Trenchless Utility Installation

Technology and Fluid Basics

Trenchless installation equipment is used to tunnel underground and install utilities with minimal ground disturbance. Trenchless installation is a proven method that has existed for over half a century. It is environmentally friendly and offers a lower carbon footprint than other installation methods. It also produces less noise pollution.

Trenchless Technology Installation

Underground utilities are installed every day using precise, environmentally friendly, proven trenchless technology and boring fluid. Boring fluid is a non-toxic, water-based product and is used to assist in stabilizing the install while protecting the boring equipment.

  • Avoid existing utilities and control fluids
  • Precise, Guided Installation
  • Install under water, roadways And Other Obstacles

Electronics and Fluid Basics

Utility locating should be done prior to any installation. Existing utilities are located and exposed to avoid any intersecting. During the boring processes, advanced tracking technology sends data informing the operator where the machine is underground.

Boring fluid is used while the equipment tunnels under the ground. It helps stabilize the installation path, lubricate and cool the ground-engaging tooling to help reduce any environmental impact. It is designed and selected to be safe, effective and match the ground condition it is being used in.  This fluid is made up of 97 percent water. The other 3 percent of additives is derived from common, earthly elements, such as: bentonite, starch, soap, vegetable oil, cotton seed linters, balsa wood and soda ash.   Bentonite is one of the most common additives used in boring fluid.  Bentonite is used in every day household items, including: kitty litter, cosmetics, chocolate, paint and pond construction.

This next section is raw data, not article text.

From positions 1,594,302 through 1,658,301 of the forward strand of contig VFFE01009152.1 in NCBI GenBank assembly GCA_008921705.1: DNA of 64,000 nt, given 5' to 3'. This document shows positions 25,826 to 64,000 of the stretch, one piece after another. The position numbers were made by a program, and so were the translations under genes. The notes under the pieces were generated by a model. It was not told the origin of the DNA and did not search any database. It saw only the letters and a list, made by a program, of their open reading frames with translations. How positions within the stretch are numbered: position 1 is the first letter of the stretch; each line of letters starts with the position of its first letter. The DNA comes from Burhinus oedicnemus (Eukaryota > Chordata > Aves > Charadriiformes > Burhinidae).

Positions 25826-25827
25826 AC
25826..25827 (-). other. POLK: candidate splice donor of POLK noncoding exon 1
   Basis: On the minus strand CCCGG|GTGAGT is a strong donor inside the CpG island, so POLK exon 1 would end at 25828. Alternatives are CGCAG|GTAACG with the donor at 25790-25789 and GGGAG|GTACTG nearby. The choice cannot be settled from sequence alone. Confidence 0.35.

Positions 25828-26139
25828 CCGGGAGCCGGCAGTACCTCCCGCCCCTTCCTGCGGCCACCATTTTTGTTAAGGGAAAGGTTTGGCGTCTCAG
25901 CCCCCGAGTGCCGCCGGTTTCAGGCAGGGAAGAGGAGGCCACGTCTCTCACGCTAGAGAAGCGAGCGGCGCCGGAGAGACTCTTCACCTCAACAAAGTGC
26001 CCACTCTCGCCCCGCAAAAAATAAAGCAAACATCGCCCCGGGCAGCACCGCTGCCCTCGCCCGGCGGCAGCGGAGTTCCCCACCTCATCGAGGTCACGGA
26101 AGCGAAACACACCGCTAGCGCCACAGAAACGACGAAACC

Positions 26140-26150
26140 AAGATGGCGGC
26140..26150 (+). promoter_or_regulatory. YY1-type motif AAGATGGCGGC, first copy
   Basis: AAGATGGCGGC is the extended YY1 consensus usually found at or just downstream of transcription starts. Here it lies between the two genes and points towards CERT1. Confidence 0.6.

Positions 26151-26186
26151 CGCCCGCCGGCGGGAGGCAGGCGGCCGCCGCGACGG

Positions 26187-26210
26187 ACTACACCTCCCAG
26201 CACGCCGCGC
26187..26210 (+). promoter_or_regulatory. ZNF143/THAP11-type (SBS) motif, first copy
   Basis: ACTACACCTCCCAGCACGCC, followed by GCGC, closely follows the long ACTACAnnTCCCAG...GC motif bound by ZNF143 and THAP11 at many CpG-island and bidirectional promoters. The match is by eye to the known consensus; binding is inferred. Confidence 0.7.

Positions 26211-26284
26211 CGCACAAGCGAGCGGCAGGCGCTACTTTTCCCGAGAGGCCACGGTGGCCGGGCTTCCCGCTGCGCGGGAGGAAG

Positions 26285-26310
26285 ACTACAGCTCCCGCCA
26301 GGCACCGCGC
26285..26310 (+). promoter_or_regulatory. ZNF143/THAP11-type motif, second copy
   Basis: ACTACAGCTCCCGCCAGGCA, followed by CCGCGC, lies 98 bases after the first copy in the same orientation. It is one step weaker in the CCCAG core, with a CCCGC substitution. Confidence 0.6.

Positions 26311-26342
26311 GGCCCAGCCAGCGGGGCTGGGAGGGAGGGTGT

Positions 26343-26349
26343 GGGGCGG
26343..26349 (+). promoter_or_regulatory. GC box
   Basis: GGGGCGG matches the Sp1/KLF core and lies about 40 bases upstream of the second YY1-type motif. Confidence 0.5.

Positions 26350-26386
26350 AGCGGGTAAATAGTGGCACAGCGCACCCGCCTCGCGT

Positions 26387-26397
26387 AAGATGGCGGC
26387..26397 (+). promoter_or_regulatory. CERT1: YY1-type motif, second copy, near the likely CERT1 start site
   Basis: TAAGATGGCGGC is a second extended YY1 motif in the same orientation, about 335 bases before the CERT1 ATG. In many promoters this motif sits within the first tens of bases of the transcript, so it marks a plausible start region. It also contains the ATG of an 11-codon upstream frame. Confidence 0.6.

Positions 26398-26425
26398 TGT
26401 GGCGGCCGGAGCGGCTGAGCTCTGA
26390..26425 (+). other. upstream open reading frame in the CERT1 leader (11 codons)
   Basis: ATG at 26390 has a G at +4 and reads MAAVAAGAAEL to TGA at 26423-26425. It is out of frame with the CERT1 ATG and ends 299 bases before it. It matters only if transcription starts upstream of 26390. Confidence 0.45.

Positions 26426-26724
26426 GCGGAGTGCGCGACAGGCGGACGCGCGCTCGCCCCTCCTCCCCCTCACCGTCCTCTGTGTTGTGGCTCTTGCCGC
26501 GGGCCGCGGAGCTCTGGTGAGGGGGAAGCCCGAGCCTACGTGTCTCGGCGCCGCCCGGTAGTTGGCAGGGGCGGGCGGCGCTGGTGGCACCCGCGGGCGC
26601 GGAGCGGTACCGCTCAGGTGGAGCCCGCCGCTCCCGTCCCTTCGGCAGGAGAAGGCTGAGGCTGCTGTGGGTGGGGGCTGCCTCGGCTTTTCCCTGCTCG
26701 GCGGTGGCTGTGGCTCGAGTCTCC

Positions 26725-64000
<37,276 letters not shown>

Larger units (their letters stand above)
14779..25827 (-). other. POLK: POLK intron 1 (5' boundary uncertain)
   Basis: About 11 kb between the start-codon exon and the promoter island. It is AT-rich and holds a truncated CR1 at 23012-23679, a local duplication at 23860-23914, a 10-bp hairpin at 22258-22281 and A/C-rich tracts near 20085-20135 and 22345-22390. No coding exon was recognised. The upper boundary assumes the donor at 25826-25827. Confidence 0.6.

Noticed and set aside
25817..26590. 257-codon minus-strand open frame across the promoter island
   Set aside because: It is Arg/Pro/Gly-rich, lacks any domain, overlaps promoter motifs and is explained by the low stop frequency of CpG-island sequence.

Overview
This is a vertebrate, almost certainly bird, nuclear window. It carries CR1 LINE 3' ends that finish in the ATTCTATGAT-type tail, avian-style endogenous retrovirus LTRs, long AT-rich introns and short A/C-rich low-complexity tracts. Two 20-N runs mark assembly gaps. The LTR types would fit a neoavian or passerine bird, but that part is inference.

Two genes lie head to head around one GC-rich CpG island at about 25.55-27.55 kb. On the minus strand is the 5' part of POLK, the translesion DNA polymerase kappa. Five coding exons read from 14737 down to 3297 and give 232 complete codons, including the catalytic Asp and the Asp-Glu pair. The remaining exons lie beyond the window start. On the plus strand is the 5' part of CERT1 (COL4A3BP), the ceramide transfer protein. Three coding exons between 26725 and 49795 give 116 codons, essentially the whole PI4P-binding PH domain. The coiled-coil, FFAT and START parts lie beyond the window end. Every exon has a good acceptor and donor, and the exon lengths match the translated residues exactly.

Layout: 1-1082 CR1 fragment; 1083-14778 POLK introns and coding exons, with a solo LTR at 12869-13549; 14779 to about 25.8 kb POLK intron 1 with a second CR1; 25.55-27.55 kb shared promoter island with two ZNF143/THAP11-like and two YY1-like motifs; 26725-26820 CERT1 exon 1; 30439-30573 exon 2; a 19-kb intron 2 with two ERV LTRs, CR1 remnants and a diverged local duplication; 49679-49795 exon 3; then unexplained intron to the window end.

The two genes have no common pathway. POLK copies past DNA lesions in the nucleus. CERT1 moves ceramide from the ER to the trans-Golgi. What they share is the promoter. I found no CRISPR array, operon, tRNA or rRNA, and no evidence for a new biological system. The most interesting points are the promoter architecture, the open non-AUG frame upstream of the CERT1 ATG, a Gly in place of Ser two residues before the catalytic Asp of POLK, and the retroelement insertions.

Benefits of Trenchless

There are many benefits to using trenchless installation equipment, including but not limited to:

  • Reduced property and traffic disturbance
  • Shorter installation timelines
  • Less overturned ground
  • Minimal yard restoration
  • Less risk of utilities intersecting



Drone Footage of Bore Path


Airport Storm Water Discharge Project


HDD Process


HDD Techniques


HDD Techniques in Soft Rock


HDD Mud Recycling Process